Scottish FlagCredit: Public domain

In 2014 a referendum will be held in Scotland in which the people will democratically decide if the country is to become independent from the rest of the United Kingdom. This is a very emotive issue for many Scots, and the referendum can realistically be viewed as a once in a lifetime opportunity to decide the fate of the nation. As powerfully as many people feel that Scotland should rightfully be independent, there are those on the opposing side who feel equally as strongly that Scots would be better off remaining within the Union.


When evaluating the case for Scottish independence it is important to firstly examine the current situation, before adopting a historical perspective. Scotland is currently part of the United Kingdom of Great Britain and Northern Ireland. Essentially the country is ruled by the Westminster Government in England. However, after devolution occurred in 1997 Scotland formed its own parliament in Edinburgh for the first time in over three hundred years. This parliament has its own elected members and a First Minister, but limited powers. Certain powers, such as the ability to impose taxes, are still governed by Westminster. Scotland is therefore very much at the mercy of the English parliament in terms of fiscal policy and economic development.


Scottish ParliamentCredit: Image by Lee Kindness

This highlights an interesting discrepancy in the British political system. In 2009 the Conservative Party formed a coalition government with the Liberal Democrats at Westminster. This meant essentially that Scotland began to be governed by the Conservatives, even though only a tiny minority of Scots voted for them. Scots have traditionally voted in large numbers for the Labour Party, or in recent elections the Scottish National Party. Indeed, the SNP has a majority in the Scottish Parliament. This situation is viewed by some Scots as being undemocratic, and is regarded as being a strong justification for independence.


One of the arguments put forward by proponents of the Union is that the tradition and history of the pact is too important to endanger by those seeking independence for Scotland. It is a compelling argument, since Scotland has existed in peace with her larger neighbour England since the Union came into force in 1707. This was the point at which Scotland's parliament was dissolved, and all power was transferred to London in England. Prior to this, in 1603, the two countries were joined together when King James VI of Scotland became King James I of England, and the Kingdom of Great Britain was created.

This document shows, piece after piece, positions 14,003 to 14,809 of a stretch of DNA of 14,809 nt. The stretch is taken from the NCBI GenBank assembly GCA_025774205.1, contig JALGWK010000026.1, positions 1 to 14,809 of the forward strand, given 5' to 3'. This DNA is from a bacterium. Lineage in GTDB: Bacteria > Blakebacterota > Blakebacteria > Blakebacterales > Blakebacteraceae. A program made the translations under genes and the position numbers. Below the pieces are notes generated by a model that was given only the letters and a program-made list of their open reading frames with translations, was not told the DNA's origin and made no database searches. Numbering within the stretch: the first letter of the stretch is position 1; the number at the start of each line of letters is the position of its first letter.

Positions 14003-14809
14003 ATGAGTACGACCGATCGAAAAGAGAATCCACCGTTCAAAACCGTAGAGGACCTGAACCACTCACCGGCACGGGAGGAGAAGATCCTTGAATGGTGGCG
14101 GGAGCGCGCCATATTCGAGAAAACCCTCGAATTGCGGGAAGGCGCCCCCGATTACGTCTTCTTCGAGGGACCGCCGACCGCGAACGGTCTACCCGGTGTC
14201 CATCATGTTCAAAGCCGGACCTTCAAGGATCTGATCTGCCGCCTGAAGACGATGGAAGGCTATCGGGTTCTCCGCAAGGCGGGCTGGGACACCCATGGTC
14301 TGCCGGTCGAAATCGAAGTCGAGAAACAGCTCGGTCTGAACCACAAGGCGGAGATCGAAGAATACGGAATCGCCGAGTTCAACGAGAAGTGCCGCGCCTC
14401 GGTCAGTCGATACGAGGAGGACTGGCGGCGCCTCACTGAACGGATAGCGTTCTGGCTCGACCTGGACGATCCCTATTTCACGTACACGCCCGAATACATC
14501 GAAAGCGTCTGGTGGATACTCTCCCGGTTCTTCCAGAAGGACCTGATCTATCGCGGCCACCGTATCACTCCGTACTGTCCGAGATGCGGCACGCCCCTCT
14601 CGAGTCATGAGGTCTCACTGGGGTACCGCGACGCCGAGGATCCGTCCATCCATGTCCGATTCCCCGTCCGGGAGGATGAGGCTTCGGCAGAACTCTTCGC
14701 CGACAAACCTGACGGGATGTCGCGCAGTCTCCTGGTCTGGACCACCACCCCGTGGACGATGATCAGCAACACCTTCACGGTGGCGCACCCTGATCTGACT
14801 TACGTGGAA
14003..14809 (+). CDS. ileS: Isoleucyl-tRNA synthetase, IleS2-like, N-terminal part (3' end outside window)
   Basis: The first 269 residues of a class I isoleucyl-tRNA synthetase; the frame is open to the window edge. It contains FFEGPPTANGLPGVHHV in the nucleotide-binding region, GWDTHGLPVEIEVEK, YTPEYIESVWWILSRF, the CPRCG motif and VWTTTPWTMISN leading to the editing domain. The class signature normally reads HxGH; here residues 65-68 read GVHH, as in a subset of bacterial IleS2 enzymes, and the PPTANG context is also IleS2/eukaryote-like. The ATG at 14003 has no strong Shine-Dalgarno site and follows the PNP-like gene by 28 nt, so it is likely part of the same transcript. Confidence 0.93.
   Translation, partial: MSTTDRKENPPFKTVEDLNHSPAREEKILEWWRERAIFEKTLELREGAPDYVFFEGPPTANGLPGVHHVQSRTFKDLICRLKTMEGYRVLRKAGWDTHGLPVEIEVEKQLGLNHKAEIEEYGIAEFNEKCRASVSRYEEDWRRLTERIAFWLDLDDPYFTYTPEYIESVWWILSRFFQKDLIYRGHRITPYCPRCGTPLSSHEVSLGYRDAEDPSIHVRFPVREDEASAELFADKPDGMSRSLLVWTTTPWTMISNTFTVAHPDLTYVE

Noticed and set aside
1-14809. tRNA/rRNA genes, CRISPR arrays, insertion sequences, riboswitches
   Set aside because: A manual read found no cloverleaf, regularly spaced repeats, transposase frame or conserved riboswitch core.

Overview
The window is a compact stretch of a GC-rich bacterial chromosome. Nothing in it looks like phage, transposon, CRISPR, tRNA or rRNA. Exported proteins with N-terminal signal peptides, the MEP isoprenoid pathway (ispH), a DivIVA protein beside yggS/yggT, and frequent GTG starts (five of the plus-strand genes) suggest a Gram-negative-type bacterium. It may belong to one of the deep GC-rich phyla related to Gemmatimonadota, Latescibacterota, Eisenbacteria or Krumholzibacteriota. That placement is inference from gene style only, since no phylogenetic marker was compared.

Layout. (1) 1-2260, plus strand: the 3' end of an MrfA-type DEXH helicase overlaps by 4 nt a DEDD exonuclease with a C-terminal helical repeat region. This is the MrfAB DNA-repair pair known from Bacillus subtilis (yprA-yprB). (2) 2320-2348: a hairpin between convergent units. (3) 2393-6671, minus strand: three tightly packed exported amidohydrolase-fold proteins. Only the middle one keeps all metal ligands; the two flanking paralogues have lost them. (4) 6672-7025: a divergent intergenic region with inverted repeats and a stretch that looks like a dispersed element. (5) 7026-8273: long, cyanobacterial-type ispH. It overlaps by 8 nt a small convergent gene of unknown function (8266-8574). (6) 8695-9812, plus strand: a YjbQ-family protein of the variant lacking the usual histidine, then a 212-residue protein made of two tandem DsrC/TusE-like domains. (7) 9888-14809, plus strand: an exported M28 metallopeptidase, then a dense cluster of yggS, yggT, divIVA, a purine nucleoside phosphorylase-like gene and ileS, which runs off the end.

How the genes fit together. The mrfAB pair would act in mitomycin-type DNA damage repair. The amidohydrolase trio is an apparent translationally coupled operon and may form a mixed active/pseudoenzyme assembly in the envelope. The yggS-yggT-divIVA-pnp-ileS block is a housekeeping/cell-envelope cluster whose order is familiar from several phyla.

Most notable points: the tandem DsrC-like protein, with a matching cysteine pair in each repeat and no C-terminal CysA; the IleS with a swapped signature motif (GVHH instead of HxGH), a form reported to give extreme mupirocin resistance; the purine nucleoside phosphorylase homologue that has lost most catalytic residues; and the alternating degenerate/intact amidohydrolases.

Robert the BruceCredit: Own work

In terms of historical significance, however, this is a very small part of the relationship between Scotland and England. Since the ninth century Scotland had been a recognised nation, with its own king and system of laws, entirely separate from England. For hundreds of years battles were fought between the Scots and the English for land and power, most notably in the wars of independence in the thirteenth and fourteenth centuries. England, as the larger country, always had the military advantage, and yet despite this Scotland secured many important victories, most notably the Battle of Stirling Bridge in 1297 and the Battle of Bannockburn in 1314. It was these battles that gave rise to the legendary status of Scottish heroes such as Sir William Wallace and Robert the Bruce, and secured Scotland's independence for centuries to come.


That is, until 1707, when Scotland lost the ability to rule herself, a situation which continues to this day. In the twenty-first century there are more independent sovereign nations than there have ever previously been. The United Nations is now comprised of over 190 member states, compared to just 51 when it began in 1945. The age of empire is over. New countries have emerged over the past seventy years to purposefully take control of their own destinies. To proponents of Scottish independence it seems inconceivable that Scotland could not do the same. With its own legal and education systems, and even a separate Scots language, the country is already identifiable from the rest of the UK in many ways. For many it seems inevitable that in 2014 the Scottish people will vote to finally and forever become a truly self-governing nation state.